Employment Discrimination

Timing Is Everything

Law should know concept, The lawyer explained to the client to plan the case in court.

Photo Credit: istock.com/Jirapong Manustrong

By Jeremy Mittman and Alfredo Ortega

Why This Matters

Earlier this month, the U.S. Supreme Court unanimously ruled in Fort Bend County v. Davis. The message received loud and clear for employers is that timing is everything when it comes to discrimination cases and the use of claim-processing rules, embedded in Title VII, as an affirmative defense. Employers would be well served to ‘watch the clock’ and avoid losing the opportunity to receive an early dismissal. The Court ruled that federal courts can hear discrimination claims under Title VII of the Civil Rights Act if employers do not timely raise the defense that workers failed to first file a charge with the U.S. Equal Employment Opportunity Commission (“EEOC”) or state enforcement agencies, as Title VII requires, before filing suit in federal court. Title VII is a federal law that prohibits employers from discriminating against employees on the basis of sex, race, color, national origin, or religion. (more…)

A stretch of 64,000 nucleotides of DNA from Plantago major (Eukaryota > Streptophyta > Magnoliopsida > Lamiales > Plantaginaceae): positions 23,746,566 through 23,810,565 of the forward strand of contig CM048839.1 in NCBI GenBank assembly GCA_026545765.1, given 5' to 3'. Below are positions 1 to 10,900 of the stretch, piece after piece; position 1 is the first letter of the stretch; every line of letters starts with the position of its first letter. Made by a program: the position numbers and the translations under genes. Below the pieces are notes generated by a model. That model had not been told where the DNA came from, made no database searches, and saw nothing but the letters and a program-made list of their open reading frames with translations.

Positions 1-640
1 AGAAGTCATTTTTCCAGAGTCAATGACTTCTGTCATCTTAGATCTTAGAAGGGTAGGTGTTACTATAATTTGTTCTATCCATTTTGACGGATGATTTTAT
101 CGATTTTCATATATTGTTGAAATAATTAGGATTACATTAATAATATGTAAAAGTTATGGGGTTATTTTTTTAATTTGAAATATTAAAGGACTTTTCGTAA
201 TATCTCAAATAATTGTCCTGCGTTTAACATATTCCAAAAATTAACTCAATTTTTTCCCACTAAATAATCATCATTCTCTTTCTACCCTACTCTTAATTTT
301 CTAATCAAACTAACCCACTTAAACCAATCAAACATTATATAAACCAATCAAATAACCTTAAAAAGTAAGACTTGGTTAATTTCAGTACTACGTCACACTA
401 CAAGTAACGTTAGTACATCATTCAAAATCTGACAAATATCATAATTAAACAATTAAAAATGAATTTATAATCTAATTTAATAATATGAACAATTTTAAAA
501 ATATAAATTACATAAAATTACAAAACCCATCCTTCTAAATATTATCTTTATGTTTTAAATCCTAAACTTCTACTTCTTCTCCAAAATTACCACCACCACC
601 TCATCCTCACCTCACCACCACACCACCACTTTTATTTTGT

Warning to Employers When Staffing Special Projects

Quality control certification, checked guarantee of standard.

Photo credit: iStock.com/anyaberkut

By Susan Kohn Ross and Frida P. Glucoft

There are many ways employers may run afoul of the anti-discrimination provisions in U.S. immigration law. As a very clear starting point, the general rule for a long time has been and remains an employer may not make hiring, firing, or recruitment / referral decisions based on a worker’s citizenship status. However, there are notable exceptions and the one relevant here relates to controlled goods.

For these purposes, the definition of controlled goods includes their documentation – typically referred to as technical data – and means those goods which are subject to either the International Traffic in Arms (ITAR) or Export Administration Regulations (EAR) laws and regulations. ITAR is the export license restrictions which regulate military and defense articles, whereas BIS controls other higher tech exports which are subject to export license restrictions. As part of their regulatory regimes, both agencies (and some others of more limited scope) regulate when and how non-U.S. persons may gain access to either the actual good, the technical data or both, and require some form of notice to and pre-approval by the agency. (more…)